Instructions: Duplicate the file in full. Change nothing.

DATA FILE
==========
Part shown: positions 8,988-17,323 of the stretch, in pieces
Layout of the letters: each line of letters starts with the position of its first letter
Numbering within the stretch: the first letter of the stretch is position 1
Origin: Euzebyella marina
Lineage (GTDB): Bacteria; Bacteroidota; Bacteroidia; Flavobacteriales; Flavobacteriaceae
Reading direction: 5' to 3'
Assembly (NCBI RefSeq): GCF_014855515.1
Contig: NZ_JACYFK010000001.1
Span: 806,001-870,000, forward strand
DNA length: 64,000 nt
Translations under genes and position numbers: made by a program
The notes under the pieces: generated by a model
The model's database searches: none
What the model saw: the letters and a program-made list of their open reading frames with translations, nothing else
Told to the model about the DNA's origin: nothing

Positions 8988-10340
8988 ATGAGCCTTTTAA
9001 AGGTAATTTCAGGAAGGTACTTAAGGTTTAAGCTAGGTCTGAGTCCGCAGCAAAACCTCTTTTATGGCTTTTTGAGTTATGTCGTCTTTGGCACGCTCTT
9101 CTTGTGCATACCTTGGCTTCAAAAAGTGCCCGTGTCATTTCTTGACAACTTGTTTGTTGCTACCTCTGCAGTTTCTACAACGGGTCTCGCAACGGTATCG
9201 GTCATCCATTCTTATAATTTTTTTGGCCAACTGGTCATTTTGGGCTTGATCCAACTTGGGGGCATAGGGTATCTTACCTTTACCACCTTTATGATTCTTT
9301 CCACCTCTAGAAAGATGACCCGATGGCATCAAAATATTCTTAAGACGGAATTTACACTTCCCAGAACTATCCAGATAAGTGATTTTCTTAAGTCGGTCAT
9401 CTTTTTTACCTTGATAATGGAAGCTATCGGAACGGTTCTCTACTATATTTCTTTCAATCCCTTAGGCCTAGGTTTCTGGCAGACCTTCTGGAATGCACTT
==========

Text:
Part shown: positions 8,988-17,323 of the stretch, in pieces
Layout of the letters: each line of letters starts with the position of its first letter
Numbering within the stretch: the first letter of the stretch is position 1
Origin: Euzebyella marina
Lineage (GTDB): Bacteria; Bacteroidota; Bacteroidia; Flavobacteriales; Flavobacteriaceae
Reading direction: 5' to 3'
Assembly (NCBI RefSeq): GCF_014855515.1
Contig: NZ_JACYFK010000001.1
Span: 806,001-870,000, forward strand
DNA length: 64,000 nt
Translations under genes and position numbers: made by a program
The notes under the pieces: generated by a model
The model's database searches: none
What the model saw: the letters and a program-made list of their open reading frames with translations, nothing else
Told to the model about the DNA's origin: nothing

Positions 8988-10340
8988 ATGAGCCTTTTAA
9001 AGGTAATTTCAGGAAGGTACTTAAGGTTTAAGCTAGGTCTGAGTCCGCAGCAAAACCTCTTTTATGGCTTTTTGAGTTATGTCGTCTTTGGCACGCTCTT
9101 CTTGTGCATACCTTGGCTTCAAAAAGTGCCCGTGTCATTTCTTGACAACTTGTTTGTTGCTACCTCTGCAGTTTCTACAACGGGTCTCGCAACGGTATCG
9201 GTCATCCATTCTTATAATTTTTTTGGCCAACTGGTCATTTTGGGCTTGATCCAACTTGGGGGCATAGGGTATCTTACCTTTACCACCTTTATGATTCTTT
9301 CCACCTCTAGAAAGATGACCCGATGGCATCAAAATATTCTTAAGACGGAATTTACACTTCCCAGAACTATCCAGATAAGTGATTTTCTTAAGTCGGTCAT
9401 CTTTTTTACCTTGATAATGGAAGCTATCGGAACGGTTCTCTACTATATTTCTTTCAATCCCTTAGGCCTAGGTTTCTGGCAGACCTTCTGGAATGCACTT